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Moderate and severe dementia can benefit from donepezil

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9th Mar 2012
Rada Rouse   all articles by this author

NEW research backs continuation of donepezil when patients with Alzheimer’s disease progress to moderate to severe dementia.

The multi-centre UK study of 295 patients treated with donepezil (Aricept) for at least three months showed that keeping them on the drug led to better cognitive functioning when compared with those discontinuing.

Further, patients in an arm of the trial assigned to receive memantine had higher mini mental state exam scores compared to patients assigned placebo after 12 months.

“For the first time we have robust and compelling evidence that treatment with these drugs can continue to help patients at the later, more severe stages of the disease,” lead author Professor Robert Howard said in a media statement.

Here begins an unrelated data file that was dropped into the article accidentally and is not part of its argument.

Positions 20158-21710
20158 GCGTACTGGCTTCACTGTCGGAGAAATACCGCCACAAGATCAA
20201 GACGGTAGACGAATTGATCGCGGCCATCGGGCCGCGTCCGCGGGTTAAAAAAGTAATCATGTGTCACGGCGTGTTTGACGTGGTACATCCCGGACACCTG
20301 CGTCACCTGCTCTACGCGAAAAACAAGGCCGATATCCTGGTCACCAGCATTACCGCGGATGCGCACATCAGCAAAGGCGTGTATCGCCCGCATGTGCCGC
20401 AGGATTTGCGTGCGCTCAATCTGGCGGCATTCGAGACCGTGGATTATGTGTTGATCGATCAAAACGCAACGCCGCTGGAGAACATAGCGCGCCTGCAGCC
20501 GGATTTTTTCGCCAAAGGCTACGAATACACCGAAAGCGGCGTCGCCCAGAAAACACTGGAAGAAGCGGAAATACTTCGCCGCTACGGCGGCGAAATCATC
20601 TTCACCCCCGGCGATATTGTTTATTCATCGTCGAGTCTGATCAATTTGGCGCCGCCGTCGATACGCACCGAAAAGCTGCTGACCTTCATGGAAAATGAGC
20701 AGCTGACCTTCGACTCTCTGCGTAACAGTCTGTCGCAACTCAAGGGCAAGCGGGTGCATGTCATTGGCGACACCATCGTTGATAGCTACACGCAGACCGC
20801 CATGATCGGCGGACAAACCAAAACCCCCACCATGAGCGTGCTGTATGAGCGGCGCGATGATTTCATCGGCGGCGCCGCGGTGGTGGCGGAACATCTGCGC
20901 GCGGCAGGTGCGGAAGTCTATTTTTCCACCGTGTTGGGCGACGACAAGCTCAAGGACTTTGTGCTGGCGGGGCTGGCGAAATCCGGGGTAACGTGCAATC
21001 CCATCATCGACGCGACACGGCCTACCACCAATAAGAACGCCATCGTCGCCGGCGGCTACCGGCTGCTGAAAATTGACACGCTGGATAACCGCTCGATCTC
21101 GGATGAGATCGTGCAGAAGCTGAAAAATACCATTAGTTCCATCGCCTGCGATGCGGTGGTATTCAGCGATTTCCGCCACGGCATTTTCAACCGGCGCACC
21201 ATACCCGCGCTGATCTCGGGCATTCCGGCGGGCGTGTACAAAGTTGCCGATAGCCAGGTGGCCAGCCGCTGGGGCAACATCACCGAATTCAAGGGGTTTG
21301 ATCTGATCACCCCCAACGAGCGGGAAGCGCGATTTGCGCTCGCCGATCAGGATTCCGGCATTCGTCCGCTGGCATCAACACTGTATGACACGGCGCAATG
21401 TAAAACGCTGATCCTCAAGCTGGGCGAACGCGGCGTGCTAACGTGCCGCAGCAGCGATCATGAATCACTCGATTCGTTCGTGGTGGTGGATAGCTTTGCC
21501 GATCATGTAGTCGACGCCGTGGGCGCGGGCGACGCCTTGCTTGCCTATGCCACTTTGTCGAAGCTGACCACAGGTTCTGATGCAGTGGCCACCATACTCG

While guidelines have advocated treatment with cholinesterase inhibitors, many advise discontinuation once Alzheimer’s progresses beyond a mild to moderate stage.

The study, funded by the UK Medical Research Council and Alzheimer’s Society (with drugs donated by pharmaceutical companies), suggested the decline in memory and functioning could be slowed, but not halted.

Patients in another arm of the trial were given a combination of donepezil and memantine but this demonstrated no significant benefit over donepezil alone.

N Engl J Med 2012;366:893-03

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